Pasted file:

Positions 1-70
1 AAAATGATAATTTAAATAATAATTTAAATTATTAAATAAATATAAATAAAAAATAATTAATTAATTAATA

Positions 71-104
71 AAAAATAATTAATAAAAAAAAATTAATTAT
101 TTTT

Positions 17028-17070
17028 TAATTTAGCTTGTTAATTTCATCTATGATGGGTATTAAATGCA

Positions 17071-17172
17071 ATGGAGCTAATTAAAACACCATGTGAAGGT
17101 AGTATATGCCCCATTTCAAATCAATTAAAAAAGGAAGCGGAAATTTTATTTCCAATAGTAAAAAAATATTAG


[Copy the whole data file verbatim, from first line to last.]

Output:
Positions 1-70
1 AAAATGATAATTTAAATAATAATTTAAATTATTAAATAAATATAAATAAAAAATAATTAATTAATTAATA

Positions 71-104
71 AAAAATAATTAATAAAAAAAAATTAATTAT
101 TTTT

Positions 17028-17070
17028 TAATTTAGCTTGTTAATTTCATCTATGATGGGTATTAAATGCA

Positions 17071-17172
17071 ATGGAGCTAATTAAAACACCATGTGAAGGT
17101 AGTATATGCCCCATTTCAAATCAATTAAAAAAGGAAGCGGAAATTTTATTTCCAATAGTAAAAAAATATTAG